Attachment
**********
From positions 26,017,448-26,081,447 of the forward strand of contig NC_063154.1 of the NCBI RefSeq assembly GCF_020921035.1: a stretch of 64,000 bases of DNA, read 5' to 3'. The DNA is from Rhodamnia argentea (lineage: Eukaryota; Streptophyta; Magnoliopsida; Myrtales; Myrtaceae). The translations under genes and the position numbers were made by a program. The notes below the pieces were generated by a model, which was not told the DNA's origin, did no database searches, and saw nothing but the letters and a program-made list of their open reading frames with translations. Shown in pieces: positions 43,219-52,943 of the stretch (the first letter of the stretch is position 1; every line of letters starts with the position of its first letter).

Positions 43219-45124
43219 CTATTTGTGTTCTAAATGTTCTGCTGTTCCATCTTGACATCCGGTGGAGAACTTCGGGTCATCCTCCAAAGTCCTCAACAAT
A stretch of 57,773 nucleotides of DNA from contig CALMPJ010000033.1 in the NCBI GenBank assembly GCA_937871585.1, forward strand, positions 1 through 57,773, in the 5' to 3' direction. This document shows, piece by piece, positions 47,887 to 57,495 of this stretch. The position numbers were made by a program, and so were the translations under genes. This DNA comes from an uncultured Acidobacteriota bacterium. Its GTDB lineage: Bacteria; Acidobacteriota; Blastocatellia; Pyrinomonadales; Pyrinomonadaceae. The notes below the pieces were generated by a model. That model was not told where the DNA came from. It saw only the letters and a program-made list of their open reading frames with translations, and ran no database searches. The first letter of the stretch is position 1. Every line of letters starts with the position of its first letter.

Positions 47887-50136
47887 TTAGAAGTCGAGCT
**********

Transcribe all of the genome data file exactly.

From positions 26,017,448-26,081,447 of the forward strand of contig NC_063154.1 of the NCBI RefSeq assembly GCF_020921035.1: a stretch of 64,000 bases of DNA, read 5' to 3'. The DNA is from Rhodamnia argentea (lineage: Eukaryota; Streptophyta; Magnoliopsida; Myrtales; Myrtaceae). The translations under genes and the position numbers were made by a program. The notes below the pieces were generated by a model, which was not told the DNA's origin, did no database searches, and saw nothing but the letters and a program-made list of their open reading frames with translations. Shown in pieces: positions 43,219-52,943 of the stretch (the first letter of the stretch is position 1; every line of letters starts with the position of its first letter).

Positions 43219-45124
43219 CTATTTGTGTTCTAAATGTTCTGCTGTTCCATCTTGACATCCGGTGGAGAACTTCGGGTCATCCTCCAAAGTCCTCAACAAT
A stretch of 57,773 nucleotides of DNA from contig CALMPJ010000033.1 in the NCBI GenBank assembly GCA_937871585.1, forward strand, positions 1 through 57,773, in the 5' to 3' direction. This document shows, piece by piece, positions 47,887 to 57,495 of this stretch. The position numbers were made by a program, and so were the translations under genes. This DNA comes from an uncultured Acidobacteriota bacterium. Its GTDB lineage: Bacteria; Acidobacteriota; Blastocatellia; Pyrinomonadales; Pyrinomonadaceae. The notes below the pieces were generated by a model. That model was not told where the DNA came from. It saw only the letters and a program-made list of their open reading frames with translations, and ran no database searches. The first letter of the stretch is position 1. Every line of letters starts with the position of its first letter.

Positions 47887-50136
47887 TTAGAAGTCGAGCT